Increase in tourism in Greenland worries territory already threatened by climate change – 20/08/2022

They are attracted by the impressive landscapes covered with ice and surrounded by icebergs, on an island that already lives under the threat of global warming. These postcard images attracted 50,000 tourists in 2021, ten times the number of inhabitants of the port city of Ilulissat, the third largest in this autonomous territory of Denmark. ;

When leaving the airport, visitors are faced with a scenario of rare beauty, with huge rocks and icebergs in the background. More than half of tourists cross the Arctic and make only a brief stop on the island.

However, the number of tourists is expected to increase even more with the opening of an international airport in the coming years, which will consequently stimulate the island’s income, but also pose an environmental challenge. Currently, Greenland is dealing with the day-to-day effects of global warming on a delicate ecosystem.

According to the most recent study on the subject, the Arctic has warmed approximately four times faster than the rest of the world in the last 40 years. “We can see more and more the consequences of climate change: the icebergs are smaller, the glacier is retreating”, explains the mayor of Ilulissat, Palle Jeremiassen. He also fears thawing permafrost, which threatens the stability of homes and other infrastructure.

The challenge now is to protect the local ecosystem, but without closing the door on visitors. “We want to control the arrival of highly polluting tourist boats”, explains Jeremiassen. To respect the community and the environment, “limit one boat per day and each one with 1,000 tourists”, he adds.

Recently, three boats with a total of 6,000 visitors arrived on the same day. For the mayor this is a very high number, as the city cannot accommodate them or guarantee that they respect protected areas. “We don’t want to be like Iceland. We don’t want mass tourism. We want to control tourism, that’s the key”, points out the city manager.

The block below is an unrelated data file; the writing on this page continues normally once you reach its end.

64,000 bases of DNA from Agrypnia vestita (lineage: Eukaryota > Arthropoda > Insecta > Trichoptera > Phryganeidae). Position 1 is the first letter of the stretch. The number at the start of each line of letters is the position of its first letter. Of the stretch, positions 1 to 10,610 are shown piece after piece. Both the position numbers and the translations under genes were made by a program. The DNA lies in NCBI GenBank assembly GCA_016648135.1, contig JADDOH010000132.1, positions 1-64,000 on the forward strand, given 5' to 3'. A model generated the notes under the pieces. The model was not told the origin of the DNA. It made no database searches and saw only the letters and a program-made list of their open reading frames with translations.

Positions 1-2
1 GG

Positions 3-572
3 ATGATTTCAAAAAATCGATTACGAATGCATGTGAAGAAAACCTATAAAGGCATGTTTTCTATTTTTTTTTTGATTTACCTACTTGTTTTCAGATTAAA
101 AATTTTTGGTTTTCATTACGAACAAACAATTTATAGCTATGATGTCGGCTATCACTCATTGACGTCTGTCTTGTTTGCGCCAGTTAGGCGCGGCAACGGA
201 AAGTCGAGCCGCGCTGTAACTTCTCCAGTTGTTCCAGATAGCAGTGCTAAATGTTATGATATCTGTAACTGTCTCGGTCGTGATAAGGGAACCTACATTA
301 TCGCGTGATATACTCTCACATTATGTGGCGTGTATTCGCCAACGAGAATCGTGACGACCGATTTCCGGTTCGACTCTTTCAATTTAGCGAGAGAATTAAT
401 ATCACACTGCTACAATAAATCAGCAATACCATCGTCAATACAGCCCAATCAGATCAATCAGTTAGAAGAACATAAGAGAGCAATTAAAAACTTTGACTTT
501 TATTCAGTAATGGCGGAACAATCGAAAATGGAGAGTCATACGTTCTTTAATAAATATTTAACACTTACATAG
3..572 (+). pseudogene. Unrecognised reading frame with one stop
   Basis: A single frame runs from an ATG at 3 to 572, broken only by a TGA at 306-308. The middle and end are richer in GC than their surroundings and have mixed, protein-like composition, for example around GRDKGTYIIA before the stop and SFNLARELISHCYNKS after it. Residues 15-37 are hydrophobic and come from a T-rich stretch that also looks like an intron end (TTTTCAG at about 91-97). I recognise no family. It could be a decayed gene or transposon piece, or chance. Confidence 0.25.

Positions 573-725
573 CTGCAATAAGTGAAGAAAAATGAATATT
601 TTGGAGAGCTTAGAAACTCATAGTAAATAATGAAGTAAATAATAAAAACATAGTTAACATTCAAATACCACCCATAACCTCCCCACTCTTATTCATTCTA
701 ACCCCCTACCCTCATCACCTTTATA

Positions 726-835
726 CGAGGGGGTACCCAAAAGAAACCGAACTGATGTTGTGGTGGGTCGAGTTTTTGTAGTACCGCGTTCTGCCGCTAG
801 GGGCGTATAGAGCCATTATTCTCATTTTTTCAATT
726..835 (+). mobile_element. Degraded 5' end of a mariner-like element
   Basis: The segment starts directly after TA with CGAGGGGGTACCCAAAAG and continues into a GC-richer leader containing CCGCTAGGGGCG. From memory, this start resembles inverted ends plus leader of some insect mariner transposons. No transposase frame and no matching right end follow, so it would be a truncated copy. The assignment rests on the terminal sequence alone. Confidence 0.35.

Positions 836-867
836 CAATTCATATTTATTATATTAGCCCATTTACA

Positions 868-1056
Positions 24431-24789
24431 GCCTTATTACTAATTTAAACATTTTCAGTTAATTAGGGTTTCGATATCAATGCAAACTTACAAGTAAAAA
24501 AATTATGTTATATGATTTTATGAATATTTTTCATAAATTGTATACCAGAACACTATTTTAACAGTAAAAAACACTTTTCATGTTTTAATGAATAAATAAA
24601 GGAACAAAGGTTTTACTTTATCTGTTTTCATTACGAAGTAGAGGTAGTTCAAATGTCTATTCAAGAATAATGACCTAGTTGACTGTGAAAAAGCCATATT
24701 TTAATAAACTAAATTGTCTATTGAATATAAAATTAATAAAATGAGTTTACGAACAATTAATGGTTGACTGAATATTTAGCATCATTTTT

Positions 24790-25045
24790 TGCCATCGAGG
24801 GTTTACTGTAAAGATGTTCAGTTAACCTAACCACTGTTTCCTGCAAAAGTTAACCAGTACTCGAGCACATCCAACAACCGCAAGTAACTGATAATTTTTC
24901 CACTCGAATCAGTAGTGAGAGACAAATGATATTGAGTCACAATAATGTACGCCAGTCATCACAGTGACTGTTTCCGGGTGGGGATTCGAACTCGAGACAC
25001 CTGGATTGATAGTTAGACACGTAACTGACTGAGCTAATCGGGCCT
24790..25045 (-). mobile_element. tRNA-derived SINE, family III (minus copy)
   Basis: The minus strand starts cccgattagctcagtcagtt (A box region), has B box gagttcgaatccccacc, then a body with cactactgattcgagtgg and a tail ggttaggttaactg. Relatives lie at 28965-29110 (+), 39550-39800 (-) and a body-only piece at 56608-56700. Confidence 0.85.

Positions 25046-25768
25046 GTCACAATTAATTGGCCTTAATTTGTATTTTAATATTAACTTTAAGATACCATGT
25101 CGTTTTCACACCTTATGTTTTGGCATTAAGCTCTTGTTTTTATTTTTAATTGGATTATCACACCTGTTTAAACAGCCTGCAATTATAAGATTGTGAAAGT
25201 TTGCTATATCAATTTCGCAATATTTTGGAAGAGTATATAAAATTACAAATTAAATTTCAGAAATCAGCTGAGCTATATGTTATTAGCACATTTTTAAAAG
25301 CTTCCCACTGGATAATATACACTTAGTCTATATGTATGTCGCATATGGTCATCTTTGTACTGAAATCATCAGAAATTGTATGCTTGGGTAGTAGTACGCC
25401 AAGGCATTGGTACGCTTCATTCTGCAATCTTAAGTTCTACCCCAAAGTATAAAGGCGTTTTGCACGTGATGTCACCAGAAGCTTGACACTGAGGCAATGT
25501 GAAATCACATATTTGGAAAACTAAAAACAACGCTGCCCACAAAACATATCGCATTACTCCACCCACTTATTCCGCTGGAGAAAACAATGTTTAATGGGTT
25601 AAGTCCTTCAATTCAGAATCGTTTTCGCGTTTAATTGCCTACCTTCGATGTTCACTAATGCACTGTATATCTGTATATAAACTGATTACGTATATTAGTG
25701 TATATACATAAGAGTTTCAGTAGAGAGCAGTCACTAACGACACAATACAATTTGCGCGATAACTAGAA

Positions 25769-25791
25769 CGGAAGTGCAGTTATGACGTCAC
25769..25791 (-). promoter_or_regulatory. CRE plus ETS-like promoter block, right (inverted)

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Since 2009 Greenland has enjoyed its autonomy, but hopes to achieve full independence from Denmark one day. To do that, it would have to waive the Copenhagen subsidy, which currently represents a third of its budget. However, it still hasn’t found a way to remain financially independent and, for now, its main natural resource is in the sea.

One in three inhabitants of Ilulissat makes a living from fishing, which accounts for most of the island’s income. However, climate change has a major impact on local practices.

“When I was young, there was hard ice that we could walk on,” explains Lars Noasen as he navigates between icebergs in Disko Bay.

In recent decades, Greenland’s immense ice cap has lost 4.7 billion tonnes, which has contributed to a 1.2-centimeter rise in the oceans, according to Danish Arctic researchers. “Ice conditions change,” says Greenland Institute of Natural Resources researcher Sascha Schiøtt.

Now the boats can go out all year round, which has caused an increase in fishing activity. However, fish size is decreasing mainly due to overfishing.

Fisherman Ejner blames global warming. “It’s too hot,” he laments, as he prepares his fishing nets in the town’s harbor.

(With information from AFP)

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